All I (didn’t) want for Christmas …
SUMMIT COUNTY – ‘Twas the day after Christmas and all through the towns, people were returning Christmas gifts they didn’t like, didn’t need or couldn’t squeeze into.”I got three of them,” said Heather Mims of Leadville Sunday, who was in the customer service line at Wal-Mart to return two Leap Pad Learning Center games given to her 9-month-old daughter, Emma. There, the shelves were as empty as the parking lot was full.Landon Snieder of Grand County was with his mother, returning a Lego Vladek toy. He, too, received three of them, one from his aunt and two from his mother, Barbi.”I forgot I’d already bought him one,” she said with an embarrassed smile. “We’re going to exchange one for something he doesn’t have.”Jay Berino of Frisco has seen it all. The Wal-Mart cashier said he’d exchanged almost $800 worth of items in the first two hours he’d been at work – and he was sure the rush had yet to come.
“Toys, electronics, clothes,” he said of the most popular items in his return boxes. “‘I got three of these, this one’s not working, it was a great idea but not what I was looking for.’ Some days, I’ll do 1,000 exchanges. This is going to be one of those days.”A woman who declined to give her name was returning two boxes of Rogaine.Sandy Durek of Chicago was returning a Clint Eastwood and an “Oceans 11″ DVD.”I mailed out my wish list on amazon.com,” he said, looking at the two DVDs. “I guess they didn’t look at it. I’m not interested in these.”George Jirikils of Colorado Springs was exchanging a 3,500 BTU heater he needs to heat the tent in which his train is set up at the Blue River Plaza in Breckenridge.”It’s the wrong item,” he said. “I wanted something completely different.”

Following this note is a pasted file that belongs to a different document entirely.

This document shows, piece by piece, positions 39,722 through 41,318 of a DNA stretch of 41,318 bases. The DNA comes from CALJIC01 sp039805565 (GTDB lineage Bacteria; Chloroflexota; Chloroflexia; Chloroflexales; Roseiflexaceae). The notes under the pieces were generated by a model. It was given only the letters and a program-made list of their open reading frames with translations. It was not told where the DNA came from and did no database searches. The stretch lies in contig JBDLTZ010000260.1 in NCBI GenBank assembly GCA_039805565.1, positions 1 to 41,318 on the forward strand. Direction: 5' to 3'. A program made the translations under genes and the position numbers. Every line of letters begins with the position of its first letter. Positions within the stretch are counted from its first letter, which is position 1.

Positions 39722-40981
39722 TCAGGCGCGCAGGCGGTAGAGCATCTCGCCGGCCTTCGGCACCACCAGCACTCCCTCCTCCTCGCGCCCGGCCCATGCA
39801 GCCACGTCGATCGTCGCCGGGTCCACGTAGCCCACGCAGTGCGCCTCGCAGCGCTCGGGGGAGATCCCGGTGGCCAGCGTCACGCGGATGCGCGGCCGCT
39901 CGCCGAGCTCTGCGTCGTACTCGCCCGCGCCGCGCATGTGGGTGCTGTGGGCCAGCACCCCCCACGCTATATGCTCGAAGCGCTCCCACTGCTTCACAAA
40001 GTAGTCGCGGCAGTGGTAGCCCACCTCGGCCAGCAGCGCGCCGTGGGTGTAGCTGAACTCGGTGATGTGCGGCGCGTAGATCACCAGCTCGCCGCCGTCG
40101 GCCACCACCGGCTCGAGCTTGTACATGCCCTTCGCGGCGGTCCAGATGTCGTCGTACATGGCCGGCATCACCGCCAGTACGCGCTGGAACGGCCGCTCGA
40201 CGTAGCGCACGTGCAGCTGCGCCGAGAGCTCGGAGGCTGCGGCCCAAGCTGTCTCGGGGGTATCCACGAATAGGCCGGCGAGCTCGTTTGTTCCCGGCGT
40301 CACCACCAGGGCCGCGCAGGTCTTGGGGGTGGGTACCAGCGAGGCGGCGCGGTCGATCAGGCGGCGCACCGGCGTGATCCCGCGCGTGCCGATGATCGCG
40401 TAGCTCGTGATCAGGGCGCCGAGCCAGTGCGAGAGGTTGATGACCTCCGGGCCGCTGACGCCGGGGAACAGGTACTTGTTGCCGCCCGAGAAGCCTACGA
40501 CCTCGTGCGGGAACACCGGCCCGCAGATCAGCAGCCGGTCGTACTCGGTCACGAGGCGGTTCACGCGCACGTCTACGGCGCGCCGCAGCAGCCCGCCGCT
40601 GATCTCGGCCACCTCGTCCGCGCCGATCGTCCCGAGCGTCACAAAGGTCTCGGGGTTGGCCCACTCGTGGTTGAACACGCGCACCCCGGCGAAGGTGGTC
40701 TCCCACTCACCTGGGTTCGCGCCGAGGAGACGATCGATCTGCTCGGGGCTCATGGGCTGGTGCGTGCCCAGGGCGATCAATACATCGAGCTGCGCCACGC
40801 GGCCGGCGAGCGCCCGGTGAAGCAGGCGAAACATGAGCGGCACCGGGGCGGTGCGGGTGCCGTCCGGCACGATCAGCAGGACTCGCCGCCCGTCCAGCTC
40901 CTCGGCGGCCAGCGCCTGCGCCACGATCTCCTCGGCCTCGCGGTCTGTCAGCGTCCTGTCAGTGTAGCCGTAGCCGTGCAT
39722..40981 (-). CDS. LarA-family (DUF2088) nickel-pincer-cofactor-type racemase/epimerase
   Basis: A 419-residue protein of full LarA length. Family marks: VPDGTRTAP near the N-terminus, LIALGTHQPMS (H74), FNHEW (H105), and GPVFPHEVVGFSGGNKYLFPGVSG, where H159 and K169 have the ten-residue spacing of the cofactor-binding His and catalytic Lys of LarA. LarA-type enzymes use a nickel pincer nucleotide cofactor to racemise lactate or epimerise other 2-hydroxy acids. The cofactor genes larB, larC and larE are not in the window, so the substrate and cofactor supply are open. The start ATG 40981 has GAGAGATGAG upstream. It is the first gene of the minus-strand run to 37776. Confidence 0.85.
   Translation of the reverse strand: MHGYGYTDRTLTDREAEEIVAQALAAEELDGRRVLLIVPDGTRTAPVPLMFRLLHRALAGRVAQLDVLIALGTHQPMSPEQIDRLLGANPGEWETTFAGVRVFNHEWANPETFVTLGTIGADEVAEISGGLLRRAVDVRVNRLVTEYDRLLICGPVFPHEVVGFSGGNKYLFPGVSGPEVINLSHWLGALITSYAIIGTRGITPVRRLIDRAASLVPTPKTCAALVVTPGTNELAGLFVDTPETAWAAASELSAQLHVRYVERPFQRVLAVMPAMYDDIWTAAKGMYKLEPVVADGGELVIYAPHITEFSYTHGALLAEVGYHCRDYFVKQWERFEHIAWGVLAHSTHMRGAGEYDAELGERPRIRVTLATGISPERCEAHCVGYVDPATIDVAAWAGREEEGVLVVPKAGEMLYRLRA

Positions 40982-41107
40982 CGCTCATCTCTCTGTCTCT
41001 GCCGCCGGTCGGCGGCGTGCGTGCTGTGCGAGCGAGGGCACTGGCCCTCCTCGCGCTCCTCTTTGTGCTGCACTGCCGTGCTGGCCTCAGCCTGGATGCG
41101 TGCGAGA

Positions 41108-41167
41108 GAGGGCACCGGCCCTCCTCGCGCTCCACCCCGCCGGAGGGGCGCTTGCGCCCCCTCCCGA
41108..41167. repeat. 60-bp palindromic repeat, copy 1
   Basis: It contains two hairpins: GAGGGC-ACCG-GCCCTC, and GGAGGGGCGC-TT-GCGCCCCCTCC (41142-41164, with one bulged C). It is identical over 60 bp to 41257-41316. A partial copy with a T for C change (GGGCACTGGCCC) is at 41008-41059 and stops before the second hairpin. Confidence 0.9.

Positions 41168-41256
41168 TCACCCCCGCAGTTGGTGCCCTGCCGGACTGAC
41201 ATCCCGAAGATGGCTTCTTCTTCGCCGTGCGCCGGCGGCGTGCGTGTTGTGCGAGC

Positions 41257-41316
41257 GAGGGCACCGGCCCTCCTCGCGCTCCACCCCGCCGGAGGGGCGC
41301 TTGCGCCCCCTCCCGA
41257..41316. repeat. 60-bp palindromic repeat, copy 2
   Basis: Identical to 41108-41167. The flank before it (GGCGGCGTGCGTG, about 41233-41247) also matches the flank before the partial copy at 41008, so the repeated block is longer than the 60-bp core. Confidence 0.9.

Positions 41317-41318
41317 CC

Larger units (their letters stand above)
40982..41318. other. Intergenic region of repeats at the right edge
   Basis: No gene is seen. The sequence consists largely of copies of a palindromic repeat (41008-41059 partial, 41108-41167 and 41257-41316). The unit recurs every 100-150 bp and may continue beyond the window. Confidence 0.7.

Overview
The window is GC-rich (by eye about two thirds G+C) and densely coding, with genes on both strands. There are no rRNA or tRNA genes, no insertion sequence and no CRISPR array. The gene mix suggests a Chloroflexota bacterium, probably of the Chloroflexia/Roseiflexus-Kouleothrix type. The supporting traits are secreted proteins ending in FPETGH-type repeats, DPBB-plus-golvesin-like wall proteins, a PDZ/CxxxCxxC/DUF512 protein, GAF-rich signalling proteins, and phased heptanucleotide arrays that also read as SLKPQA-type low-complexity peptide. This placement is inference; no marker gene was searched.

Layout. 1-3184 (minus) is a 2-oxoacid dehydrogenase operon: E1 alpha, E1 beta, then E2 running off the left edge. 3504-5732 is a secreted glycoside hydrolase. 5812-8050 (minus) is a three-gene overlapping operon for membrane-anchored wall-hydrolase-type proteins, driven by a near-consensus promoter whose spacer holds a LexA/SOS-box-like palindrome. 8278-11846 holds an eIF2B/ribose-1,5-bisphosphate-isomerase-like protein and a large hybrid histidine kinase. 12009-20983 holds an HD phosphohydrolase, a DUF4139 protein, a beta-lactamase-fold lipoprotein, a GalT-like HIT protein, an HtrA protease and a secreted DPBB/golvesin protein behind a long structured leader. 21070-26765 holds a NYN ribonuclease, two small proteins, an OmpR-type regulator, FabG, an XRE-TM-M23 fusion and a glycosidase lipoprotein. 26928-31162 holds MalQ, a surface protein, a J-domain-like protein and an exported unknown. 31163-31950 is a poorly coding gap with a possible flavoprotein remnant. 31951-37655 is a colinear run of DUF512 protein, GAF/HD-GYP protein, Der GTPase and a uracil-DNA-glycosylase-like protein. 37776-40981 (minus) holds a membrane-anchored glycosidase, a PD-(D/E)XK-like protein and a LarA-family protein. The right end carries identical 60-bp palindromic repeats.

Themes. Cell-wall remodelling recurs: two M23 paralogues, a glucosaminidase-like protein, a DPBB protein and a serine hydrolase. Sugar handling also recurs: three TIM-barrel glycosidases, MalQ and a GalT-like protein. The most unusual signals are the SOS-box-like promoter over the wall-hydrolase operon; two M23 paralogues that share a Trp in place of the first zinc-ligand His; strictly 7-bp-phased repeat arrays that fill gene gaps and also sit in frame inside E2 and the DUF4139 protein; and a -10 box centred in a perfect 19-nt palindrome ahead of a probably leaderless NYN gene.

The same scene happened at Target.Julia Brown of Frisco was returning CDs by Usher and Nelly and a Scooby-Doo bank.”It’s missing the key on the lock,” she said. “I tried to pick it … no such luck. I guess I won’t ever have a career as a burglar.”The sights were similar at the Silverthorne Factory Stores, although instead of bringing unwanted gifts back, most people were grabbing up sales items as fast as clerks could stock the shelves.”So far, we’ve had no returns,” said Betsy Stoneback of Summit Cove, who was manning the cash register at Harry and David’s. “Everyone loves food.”
Stoneback said she’d sold about 25 percent of all the half-price holiday items before noon, and believed she and her coworkers would unload 75 percent of the total by the time they closed that night.Within 10 minutes of placing six cookie jars on display, they were gone.People were buying holiday sale items at Welcome Home “big time,” said Becki Schumacher of Breckenridge. “All we’re selling all morning is clearance items. It adds up after a while. It adds up to big sales.”At PacSun, hoodies, sweaters and holiday items were flying off the shelves and hangers, as well.”We plan to have a lot of returns; that’s why we opened at 7,” said Shannon Carlson. “But holiday sales are still two-to-one. It’s busy. It’s really busy.”
Support Local Journalism
Support Local Journalism
As a Summit Daily News reader, you make our work possible.
Now more than ever, your financial support is critical to help us keep our communities informed about the evolving coronavirus pandemic and the impact it is having on our residents and businesses. Every contribution, no matter the size, will make a difference.
Your donation will be used exclusively to support quality, local journalism.
Start a dialogue, stay on topic and be civil.
If you don't follow the rules, your comment may be deleted.
User Legend: Moderator Trusted User